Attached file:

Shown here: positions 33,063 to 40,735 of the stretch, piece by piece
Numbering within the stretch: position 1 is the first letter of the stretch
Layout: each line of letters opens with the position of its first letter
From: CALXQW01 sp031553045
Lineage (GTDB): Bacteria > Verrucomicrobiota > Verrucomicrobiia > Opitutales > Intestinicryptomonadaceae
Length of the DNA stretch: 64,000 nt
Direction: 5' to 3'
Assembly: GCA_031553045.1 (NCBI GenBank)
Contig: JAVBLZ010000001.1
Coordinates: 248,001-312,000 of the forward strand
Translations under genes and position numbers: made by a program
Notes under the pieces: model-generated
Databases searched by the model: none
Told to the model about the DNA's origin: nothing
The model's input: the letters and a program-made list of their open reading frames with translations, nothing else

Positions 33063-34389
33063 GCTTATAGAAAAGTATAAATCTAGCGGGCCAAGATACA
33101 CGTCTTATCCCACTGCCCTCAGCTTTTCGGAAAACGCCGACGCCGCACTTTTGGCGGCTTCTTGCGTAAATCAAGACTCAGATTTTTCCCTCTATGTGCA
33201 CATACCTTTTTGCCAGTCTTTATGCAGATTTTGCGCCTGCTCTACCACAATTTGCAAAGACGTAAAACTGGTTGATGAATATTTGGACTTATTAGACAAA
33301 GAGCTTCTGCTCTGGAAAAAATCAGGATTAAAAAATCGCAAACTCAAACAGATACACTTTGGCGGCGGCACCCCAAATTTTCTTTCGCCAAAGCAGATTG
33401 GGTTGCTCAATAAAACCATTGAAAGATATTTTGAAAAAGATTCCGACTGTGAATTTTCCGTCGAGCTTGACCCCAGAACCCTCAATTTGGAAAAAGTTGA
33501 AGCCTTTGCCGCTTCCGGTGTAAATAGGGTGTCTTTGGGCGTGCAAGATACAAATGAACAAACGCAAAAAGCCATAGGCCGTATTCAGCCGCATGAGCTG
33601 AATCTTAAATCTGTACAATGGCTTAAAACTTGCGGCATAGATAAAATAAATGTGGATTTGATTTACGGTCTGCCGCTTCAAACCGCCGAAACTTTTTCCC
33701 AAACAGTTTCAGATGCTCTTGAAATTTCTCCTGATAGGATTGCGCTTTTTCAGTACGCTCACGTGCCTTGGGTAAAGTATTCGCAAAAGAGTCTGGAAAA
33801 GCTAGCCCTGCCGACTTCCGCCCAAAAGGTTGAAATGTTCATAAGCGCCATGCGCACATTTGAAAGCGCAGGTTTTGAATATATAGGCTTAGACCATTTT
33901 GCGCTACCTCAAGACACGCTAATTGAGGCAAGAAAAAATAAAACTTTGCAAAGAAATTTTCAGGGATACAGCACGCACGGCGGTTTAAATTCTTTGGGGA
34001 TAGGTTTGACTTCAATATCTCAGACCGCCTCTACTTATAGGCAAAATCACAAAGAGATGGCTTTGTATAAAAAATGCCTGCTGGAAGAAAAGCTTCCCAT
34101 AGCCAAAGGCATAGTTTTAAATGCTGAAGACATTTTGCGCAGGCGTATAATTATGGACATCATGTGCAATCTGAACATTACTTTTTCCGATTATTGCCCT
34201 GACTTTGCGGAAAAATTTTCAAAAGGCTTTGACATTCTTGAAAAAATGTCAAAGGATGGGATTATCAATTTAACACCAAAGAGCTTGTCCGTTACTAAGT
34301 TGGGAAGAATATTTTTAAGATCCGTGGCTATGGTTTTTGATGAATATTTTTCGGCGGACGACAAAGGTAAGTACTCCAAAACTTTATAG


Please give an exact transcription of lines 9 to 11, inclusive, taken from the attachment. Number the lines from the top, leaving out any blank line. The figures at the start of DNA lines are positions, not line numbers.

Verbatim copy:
Contig: JAVBLZ010000001.1
Coordinates: 248,001-312,000 of the forward strand
Translations under genes and position numbers: made by a program